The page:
The I Ching uses symbolic language to communicate its messages. Part of it can be understood on an intuitive basis, and part of it is explained in the commentaries. Part of it is under constant debate among experts, and not without controversy, and part of it is unexplained altogether.
I'm not even an expert, so what can I say. I suggest you rely on intuition and such explanations as are already provided for. Moreover, general explanations may miss the point: if they were infallible, why use symbolism? There are, however, symbolic expressions that appear frequently and may be explained easily. Here is an arbitrary selection in a random order:
You're supposed to look for spiritual guidance, but not necessarily outside yourself. If you turn your light inward, you will see tendencies towards love, hate, trust and treason, your desires, hopes, fears and insecurities. If you don't know what you want, your demons will, and their course and objectives will seldom match yours. Here lies the source of 'repentance and regret'.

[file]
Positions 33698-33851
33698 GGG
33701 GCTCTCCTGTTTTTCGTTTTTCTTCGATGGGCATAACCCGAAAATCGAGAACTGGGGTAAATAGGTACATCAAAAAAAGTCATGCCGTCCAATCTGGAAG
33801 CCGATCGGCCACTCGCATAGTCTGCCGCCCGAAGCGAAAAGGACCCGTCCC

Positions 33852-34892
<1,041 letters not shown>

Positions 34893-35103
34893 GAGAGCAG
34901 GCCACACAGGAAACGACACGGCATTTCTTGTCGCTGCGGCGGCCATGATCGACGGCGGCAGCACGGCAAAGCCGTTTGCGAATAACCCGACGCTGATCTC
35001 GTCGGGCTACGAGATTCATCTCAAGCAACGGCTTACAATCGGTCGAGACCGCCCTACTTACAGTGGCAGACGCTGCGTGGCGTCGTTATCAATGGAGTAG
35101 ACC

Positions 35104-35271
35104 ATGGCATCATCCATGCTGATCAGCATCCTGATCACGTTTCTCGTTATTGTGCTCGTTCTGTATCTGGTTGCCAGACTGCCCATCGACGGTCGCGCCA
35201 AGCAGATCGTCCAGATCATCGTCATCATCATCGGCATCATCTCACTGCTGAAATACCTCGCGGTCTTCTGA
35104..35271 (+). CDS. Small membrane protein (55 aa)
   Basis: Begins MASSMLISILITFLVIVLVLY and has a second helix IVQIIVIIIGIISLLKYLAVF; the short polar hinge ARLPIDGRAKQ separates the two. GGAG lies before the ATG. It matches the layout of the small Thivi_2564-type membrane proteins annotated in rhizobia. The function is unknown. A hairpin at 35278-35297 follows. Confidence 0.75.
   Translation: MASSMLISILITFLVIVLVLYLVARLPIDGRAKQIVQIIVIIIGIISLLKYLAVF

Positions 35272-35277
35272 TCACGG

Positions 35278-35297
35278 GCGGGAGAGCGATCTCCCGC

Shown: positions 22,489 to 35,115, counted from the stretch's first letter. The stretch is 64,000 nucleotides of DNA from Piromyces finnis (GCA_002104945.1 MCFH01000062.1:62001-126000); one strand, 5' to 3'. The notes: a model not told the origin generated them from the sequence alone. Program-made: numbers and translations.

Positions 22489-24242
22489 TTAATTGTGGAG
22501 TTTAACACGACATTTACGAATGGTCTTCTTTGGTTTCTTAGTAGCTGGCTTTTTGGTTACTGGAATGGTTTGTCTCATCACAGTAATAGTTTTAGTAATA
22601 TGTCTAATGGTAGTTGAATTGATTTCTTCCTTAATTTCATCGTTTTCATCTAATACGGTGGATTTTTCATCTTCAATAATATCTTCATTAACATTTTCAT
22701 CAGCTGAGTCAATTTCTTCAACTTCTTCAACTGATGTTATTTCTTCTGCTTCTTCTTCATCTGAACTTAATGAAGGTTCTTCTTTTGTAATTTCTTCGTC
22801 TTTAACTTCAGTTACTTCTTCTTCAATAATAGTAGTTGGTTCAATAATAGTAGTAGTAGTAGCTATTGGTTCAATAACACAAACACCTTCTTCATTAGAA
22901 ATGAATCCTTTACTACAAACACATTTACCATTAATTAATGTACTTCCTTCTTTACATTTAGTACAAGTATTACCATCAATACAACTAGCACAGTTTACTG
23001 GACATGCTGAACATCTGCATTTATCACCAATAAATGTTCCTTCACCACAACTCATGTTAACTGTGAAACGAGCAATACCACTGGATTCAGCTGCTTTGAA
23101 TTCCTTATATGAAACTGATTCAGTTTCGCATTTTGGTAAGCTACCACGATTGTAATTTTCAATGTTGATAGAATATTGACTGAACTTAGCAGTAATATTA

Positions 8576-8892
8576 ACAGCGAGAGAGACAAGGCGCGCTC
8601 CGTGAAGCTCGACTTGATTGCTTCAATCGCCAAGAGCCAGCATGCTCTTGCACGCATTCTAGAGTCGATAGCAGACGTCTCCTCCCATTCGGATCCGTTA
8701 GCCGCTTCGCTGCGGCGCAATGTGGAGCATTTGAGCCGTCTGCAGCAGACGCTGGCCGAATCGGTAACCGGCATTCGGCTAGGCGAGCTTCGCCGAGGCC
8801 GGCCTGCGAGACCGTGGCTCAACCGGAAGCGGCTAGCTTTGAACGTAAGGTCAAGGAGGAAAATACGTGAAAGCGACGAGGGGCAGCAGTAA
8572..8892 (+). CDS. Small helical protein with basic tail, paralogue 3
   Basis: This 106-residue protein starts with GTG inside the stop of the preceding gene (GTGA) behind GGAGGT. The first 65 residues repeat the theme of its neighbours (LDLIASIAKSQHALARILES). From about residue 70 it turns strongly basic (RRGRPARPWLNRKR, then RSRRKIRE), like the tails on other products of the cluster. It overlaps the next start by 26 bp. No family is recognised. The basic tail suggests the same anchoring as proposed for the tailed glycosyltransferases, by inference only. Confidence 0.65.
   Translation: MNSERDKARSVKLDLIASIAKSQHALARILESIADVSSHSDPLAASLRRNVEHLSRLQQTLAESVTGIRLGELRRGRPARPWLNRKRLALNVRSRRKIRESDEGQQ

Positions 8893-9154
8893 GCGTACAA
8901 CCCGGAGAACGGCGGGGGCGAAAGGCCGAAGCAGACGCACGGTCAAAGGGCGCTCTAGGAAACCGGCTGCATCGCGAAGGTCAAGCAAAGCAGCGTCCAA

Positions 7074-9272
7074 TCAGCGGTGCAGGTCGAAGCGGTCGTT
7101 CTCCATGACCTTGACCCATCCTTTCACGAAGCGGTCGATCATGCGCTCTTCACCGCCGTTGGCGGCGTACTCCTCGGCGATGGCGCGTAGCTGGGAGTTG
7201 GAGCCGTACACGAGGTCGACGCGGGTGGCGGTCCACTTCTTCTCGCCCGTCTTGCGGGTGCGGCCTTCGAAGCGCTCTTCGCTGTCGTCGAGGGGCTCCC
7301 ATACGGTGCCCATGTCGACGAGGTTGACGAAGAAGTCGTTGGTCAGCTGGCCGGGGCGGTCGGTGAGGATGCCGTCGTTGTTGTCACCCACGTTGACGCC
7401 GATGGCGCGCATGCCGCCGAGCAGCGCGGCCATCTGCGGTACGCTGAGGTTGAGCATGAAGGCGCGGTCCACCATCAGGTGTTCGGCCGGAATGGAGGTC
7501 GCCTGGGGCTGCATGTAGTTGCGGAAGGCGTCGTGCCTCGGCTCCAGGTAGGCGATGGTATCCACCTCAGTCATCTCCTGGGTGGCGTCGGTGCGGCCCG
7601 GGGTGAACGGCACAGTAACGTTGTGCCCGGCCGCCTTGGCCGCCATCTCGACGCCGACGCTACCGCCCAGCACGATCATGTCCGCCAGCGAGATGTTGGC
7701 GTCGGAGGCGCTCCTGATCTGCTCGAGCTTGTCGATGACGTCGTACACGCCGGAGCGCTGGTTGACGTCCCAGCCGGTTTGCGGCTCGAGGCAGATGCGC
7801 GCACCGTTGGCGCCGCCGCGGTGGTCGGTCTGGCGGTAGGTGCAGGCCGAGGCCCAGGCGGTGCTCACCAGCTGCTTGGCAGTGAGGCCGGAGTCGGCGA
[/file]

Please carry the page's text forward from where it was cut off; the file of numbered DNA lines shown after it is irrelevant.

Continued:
If your darker tendencies call, it will take a great man to avoid, at the same time, denial of them and acting on them.
The time is right for action on a larger scale. It doesn't necessarily imply travel, but of course it doesn't exclude it either. The motive power of the action may be both to obtain good or to escape evil.
Here you are advised to rely on people you can trust. You can find such people by being one. The hierarchic implications are non-essential and may or may not apply.
The king goes to his ancestral temple, there to meet with the spirits of his ancestors. Those spirits were present then as they are now. Paying your respects keeps you in touch with them as well as yourself.
Rain in China usually comes from the east or southeast. Dense clouds coming from the west are rather exceptional. Their bringing no rain indicates a situation of impressive but impotent manifestation. It may be a plan which will not be carried out, a promise that will be broken, a threat that will take no effect, or anything else in that line.
Seven is the number of the younger yang, eighth of the younger yin, thus the numbers indicate the approach of, or a tendency towards, order or chaos respectively.
In Chinese astrologly, the eighth month is September. The hexagram connected with it is Kuan in which the yin forces have already taken over most of the hexagram.
Other frequent references to periods of time, three years and ten years in particular, do not seem to indicate more than a long or a very long time respectively.